Review: Drumcode's A-Sides compilation provides a timely opportunity to showcase the full range of its sonic repertoire, with Adam Beyer scrupulously selecting unreleased tracks that have taken prime position in his sets over recent months. Part four of the seventh volume features another bunch of heavy hitters such as UK AM specialist Alan Fitzpatrick, who collaborates with Hotflush head honcho SCB on the furious warehouse stomp of "Untitled" followed by fellow Brit Boxia who serves up the evocative and transcendental groove of "Final Call". On the flip, Hungary's Jay Lumen channels the heyday of '90s trance effortlessly on the euphoric "Stella Luce" while Canadian Weska closes out the EP by taking you aboard an acid express direct into the stratosphere on "Other Places".
Review: Alan Fitzpatrick returns to Drumcode, marking his first appearance since late 2016 when he remixed Moby's hit "Porcelain".The release opens with "Brian's Proper Dun One", a track which caused a storm on his Twitter profile when he first started playing it last year. Loaded with sharp and pounding drums, this is a no holds barred, certified main room anthem! "Wait A Second" has been getting a lot of play on Drumcode Radio of late. This rave inspired track takes a raw, stripped back approach and delivers a killer blow. Alan sampled the vocals of MC r1bbz from an LTJ Bukem tape pack from the early 90s and the record tips its cap to early jungle raves around the M25. The release closes with "Trance, Init?" a homage to Fitzpatrick's days as a raver before he became a DJ. The breakdown is sure to be a hands in the air moment at festivals all over the globe this summer.
Review: Fresh from the runaway success of his all-star collaboration with Adam Beyer and Green Velvet, "Space Date", Layton Giordani returns to Drumcode with his first fresh solo material since 2017. All four tracks are formidably floor-friendly in the "big room techno" style that has turned the Drumcode crew into global stars in recent years. Giordani begins with the tribal drums, atmospheric chords, acid stabs and bleeping synth melodies of "New York City To Amsterdam", before doffing a cap to Italo-disco on the electro-techno chug of "Enter The Stratosphere". Over on side B, "Body Language" is an angular, acid-fired peak-time thumper, while closing cut "Black Mirror" sees him fix gated, trance style riffs to a typically throbbing, bass-heavy techno groove.
Review: New York City represents in true colours here for techno powerhouse Drumcode. Adam Beyer has called in rising star Layton Giordani for a collaboration with the don of the Big Apple himself: Danny Tenaglia, on the powerful and euphoric anthem "Live Again". This one has all the druggy vocals, tunnelling bassline and headrush inducing suspense you'd expect from the label. The flip features the rhythm focused DJ tool "Secrets Of Vibration" featuring a sexy spiritual monologue over a powerful TR-909 workout that reaches near tribal moments - matter of fact it's reminiscent of Samuel L Session's seminal work from the late '90s. Finally, we are treated to one more exercise in dancefloor drama on the brooding "Take It Back" which features a razor sharp bassline, diva vocals and soaring arpeggios. This follows up some great releases on sister label Truesoul, Intec and Octopus Black Label.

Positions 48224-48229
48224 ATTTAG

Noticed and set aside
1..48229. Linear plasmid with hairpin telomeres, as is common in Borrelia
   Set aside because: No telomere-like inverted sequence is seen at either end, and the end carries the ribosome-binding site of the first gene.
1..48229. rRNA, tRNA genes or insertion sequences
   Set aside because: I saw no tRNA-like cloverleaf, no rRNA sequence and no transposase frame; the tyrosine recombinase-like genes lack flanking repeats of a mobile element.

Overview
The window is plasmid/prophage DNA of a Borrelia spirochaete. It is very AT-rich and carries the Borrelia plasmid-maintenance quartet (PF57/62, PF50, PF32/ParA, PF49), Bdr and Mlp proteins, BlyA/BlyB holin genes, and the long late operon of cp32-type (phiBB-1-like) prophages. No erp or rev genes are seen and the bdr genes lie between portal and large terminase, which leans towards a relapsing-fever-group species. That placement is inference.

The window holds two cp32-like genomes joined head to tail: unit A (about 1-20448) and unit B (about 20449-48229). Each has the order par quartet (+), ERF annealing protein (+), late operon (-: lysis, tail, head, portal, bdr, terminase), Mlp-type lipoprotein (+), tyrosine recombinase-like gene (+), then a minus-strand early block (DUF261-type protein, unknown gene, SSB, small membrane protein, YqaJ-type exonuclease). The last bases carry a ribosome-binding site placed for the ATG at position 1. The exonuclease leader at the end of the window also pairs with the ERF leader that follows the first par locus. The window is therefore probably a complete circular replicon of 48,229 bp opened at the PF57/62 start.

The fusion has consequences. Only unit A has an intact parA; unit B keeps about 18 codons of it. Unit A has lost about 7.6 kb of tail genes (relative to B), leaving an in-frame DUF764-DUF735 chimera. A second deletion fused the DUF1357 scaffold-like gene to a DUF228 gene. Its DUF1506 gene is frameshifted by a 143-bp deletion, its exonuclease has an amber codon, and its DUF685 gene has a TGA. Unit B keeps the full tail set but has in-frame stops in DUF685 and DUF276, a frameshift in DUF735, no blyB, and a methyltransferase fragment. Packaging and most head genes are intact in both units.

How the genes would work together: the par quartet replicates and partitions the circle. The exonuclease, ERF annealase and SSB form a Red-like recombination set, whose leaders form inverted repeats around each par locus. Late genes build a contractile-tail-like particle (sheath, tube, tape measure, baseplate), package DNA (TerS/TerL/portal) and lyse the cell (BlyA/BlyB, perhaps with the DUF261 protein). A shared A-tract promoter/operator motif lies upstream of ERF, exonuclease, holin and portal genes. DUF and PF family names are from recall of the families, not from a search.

Review: Ever the champion of brains and brawn in equal measure, Maceo Plex makes his debut appearance on Drumcode with this punchy beast of a single. "Conjure Dreams" features plenty of Plex signifiers, from the rounded and rowdy bassline pump to the haunting tone of the synth lines, neatly packaged in a chunky framework of big room drums. "Conjure Floyd" meanwhile burrows into more minimal territory where the tones are amelodic and the percussion takes the lead, calling to mind the restraint and tension of classic M_nus productions where so much could be said with so little.
Review: It is far to say by now that Glaswegian DJ Harvey McKay is a staple of Adam Beyer's imprint - this will be his fourth release on the label, in addition to appearances on Bedrock, Suara and Soma. The factory floor stomp of "Black Dolphin" is dub-laden, stripped back and fairly reminiscent of Berlin's Fachwerk sound. "Retox" sees him serve up something more familiar of the Drumcode brand on this tunnelling and strobe-lit adrenaliser from the dark side. Finally, on the flip we have the brooding dancefloor drama of "Cover Up" which is perfect to build the tension and suspense during the earlier part of a set, with its creepy chords, cavernous drums and druggy vocal bits - perfectly engineered for those headrush moments at 2 AM.
Why Does My Heart Feel So Bad (Enrico Sangiuliano remix) (7:17)